Same-sex marriage is legal across the US but Kim Davis, clerk of Rowan County in Kentucky, wants no part of it.
Rather than issue marriage licenses to same-sex couples, Davis has stopped granting licenses to everyone – gay or straight.
Now she’s being sued for it.
The American Civil Liberties Union has filed as class action lawsuit against Davis on behalf of four couples who her office denied licenses – two heterosexual couples and two same-sex couples.
‘Ms. Davis has the absolute right to believe whatever she wants about God, faith, and religion, but as a government official who swore an oath to uphold the law, she cannot pick and choose who she is going to serve, or which duties her office will perform based on her religious beliefs,’ states ACLU of Kentucky Cooperating Attorney Laura Landenwich.
Among the plaintiffs are Rowan County residents Aaron Skaggs and Barry Spartman who wanted to get married after last week’s landmark US Supreme Court ruling that made same-sex marriage legal in all 50 states.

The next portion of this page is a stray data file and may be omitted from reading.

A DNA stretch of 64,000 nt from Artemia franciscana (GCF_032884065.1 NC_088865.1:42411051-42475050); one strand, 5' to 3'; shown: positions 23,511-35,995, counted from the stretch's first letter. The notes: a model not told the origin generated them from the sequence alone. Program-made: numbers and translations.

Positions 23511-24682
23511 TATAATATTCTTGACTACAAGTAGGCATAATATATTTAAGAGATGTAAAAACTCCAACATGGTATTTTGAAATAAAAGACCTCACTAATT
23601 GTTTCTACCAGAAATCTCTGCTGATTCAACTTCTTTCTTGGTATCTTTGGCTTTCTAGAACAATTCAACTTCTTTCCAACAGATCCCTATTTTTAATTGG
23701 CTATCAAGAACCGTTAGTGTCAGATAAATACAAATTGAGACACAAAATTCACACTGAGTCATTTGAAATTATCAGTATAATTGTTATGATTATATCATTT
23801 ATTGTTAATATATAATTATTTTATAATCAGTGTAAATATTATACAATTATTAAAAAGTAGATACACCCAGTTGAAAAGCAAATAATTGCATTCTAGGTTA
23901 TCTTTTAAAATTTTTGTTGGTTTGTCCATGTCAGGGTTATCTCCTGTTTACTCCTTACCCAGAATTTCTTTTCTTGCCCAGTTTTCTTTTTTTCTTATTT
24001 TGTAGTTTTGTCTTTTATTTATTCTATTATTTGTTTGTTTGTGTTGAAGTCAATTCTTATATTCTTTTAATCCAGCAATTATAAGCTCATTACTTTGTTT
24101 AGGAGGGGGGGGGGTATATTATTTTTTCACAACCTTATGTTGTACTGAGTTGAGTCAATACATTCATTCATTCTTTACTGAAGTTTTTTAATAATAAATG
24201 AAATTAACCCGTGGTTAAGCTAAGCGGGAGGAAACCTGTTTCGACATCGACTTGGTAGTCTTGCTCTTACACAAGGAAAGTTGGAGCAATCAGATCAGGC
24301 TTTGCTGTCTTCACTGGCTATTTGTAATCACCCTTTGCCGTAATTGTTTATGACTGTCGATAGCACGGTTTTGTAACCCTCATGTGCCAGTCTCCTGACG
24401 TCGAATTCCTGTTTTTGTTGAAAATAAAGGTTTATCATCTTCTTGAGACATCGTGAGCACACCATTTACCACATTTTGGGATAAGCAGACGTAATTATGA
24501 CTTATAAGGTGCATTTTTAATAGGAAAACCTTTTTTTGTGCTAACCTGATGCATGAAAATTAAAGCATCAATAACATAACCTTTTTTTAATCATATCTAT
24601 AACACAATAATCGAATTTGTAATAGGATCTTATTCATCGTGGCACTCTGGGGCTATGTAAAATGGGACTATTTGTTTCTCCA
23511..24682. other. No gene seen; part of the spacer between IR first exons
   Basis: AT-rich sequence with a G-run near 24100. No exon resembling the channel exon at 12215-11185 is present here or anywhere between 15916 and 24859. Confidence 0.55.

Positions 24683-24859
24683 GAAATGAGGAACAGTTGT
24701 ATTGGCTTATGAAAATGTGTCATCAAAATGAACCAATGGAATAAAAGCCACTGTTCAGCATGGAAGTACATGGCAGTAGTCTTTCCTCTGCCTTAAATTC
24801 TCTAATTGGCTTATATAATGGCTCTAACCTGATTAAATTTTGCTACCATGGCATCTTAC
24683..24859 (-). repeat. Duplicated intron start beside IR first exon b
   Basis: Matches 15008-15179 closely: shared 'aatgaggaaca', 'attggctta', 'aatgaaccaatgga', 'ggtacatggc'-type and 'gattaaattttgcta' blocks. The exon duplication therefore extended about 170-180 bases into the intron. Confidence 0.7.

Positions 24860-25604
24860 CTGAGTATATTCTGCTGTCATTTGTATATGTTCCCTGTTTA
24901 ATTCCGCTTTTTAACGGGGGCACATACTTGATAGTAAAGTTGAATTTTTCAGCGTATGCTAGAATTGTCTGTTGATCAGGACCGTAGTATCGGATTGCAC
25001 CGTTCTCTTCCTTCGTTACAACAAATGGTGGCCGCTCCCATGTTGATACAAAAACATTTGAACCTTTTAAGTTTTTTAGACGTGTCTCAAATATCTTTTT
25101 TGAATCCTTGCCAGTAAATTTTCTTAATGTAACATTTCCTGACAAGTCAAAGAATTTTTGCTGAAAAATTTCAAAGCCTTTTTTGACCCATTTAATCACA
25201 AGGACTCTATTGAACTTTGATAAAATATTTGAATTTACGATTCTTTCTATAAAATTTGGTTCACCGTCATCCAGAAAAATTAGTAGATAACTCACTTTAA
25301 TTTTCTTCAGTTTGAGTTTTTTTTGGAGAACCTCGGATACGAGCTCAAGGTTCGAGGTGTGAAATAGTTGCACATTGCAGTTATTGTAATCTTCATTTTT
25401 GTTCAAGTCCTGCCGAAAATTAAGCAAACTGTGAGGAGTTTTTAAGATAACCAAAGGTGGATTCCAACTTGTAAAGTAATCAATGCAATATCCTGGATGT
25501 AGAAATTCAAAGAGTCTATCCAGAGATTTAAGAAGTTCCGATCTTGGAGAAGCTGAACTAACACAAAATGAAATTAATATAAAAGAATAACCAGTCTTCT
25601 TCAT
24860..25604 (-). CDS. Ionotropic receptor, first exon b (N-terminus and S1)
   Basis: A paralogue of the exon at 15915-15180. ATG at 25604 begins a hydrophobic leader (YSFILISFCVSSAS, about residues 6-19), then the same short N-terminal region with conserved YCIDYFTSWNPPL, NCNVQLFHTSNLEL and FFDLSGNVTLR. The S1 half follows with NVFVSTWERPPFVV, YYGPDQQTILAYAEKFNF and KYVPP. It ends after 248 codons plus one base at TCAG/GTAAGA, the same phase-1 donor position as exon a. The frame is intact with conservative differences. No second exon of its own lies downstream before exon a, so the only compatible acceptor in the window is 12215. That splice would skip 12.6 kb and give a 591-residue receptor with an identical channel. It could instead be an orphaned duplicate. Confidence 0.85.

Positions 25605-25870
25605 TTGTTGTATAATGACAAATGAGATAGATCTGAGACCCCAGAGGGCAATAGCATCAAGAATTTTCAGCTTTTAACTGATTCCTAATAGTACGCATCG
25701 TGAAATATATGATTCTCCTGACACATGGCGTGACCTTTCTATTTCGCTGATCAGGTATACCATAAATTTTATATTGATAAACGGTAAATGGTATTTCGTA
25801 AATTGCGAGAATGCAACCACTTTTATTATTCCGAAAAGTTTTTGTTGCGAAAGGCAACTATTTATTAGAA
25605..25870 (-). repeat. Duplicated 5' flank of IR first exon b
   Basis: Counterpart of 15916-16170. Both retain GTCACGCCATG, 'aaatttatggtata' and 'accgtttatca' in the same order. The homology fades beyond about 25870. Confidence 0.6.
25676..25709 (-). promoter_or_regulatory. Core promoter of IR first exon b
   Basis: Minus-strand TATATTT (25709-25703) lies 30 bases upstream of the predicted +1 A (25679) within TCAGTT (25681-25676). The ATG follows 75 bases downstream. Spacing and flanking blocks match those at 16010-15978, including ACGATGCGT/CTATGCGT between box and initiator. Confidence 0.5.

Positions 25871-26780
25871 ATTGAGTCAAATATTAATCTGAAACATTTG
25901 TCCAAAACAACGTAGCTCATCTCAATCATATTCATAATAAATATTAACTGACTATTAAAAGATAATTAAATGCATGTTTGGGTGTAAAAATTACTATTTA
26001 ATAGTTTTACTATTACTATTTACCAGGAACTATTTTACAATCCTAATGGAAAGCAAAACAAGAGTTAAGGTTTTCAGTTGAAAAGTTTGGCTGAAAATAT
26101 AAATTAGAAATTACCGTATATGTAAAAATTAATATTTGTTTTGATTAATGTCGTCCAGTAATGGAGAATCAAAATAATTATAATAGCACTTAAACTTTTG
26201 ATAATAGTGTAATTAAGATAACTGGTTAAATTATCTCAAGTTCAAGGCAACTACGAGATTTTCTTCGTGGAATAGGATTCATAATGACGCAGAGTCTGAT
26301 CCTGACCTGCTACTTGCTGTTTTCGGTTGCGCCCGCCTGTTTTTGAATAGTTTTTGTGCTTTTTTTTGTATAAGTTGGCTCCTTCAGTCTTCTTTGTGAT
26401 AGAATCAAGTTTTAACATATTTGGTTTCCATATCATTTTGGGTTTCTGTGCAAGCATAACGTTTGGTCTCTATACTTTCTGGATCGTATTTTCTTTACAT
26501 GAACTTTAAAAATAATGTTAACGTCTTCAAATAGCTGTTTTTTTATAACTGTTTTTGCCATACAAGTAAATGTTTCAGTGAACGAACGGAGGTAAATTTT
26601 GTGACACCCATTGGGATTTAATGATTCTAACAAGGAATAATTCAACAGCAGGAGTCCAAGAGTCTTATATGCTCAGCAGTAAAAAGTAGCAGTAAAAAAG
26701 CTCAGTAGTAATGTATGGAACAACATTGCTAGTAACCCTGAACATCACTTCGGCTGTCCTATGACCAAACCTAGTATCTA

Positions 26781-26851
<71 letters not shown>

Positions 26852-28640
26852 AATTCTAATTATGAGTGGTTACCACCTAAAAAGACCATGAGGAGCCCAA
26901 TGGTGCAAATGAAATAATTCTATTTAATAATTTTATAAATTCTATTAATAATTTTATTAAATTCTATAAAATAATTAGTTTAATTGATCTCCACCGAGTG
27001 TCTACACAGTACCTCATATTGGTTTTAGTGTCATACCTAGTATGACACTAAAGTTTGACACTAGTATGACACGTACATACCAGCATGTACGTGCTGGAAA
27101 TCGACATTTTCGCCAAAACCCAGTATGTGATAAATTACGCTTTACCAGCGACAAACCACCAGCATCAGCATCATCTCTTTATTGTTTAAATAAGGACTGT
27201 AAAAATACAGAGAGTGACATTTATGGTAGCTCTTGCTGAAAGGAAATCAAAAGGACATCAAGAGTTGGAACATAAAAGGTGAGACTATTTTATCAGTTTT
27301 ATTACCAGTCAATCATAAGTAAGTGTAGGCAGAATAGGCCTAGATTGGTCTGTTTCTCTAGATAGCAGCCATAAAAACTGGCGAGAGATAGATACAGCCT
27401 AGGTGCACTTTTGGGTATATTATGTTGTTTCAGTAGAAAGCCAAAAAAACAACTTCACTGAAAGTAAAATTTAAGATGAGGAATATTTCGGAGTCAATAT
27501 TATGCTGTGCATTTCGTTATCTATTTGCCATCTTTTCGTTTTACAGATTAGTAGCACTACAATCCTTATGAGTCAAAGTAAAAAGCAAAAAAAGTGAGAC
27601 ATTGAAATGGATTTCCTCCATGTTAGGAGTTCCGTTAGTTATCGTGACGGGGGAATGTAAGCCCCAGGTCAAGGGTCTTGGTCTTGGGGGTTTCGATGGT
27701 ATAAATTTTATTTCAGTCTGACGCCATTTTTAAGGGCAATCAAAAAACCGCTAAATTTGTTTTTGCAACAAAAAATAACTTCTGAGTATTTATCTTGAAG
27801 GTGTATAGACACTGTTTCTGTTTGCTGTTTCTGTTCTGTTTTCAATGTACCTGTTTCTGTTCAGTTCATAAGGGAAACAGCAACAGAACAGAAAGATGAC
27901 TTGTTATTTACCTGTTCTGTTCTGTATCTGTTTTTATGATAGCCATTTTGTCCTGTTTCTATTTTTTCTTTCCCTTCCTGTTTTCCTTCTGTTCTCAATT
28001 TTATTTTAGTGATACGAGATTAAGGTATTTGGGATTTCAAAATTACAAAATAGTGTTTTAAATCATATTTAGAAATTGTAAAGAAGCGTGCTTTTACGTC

‘We have been citizens of Rowan County since the beginning of our relationship and love being members of this community,’ Skaggs states.
‘So, it only makes sense that we would want and should be granted our right to be recognized as a loving couple having freedom to marry here at home.’
For her part, Davis is standing firm.
‘I have convictions that rule my conscience,’ she told WHAS-TV this week.
‘I can’t put my name on a marriage license as issued to a same sex couple. God is my first love, and I will stand for Him. And if it means I get thrown out of office, we’ll deal with that when it comes.’
The federal lawsuit, which alleges Davis’ refusal is unconstitutional, seeks an injunction ordering Davis to begin issuing licenses.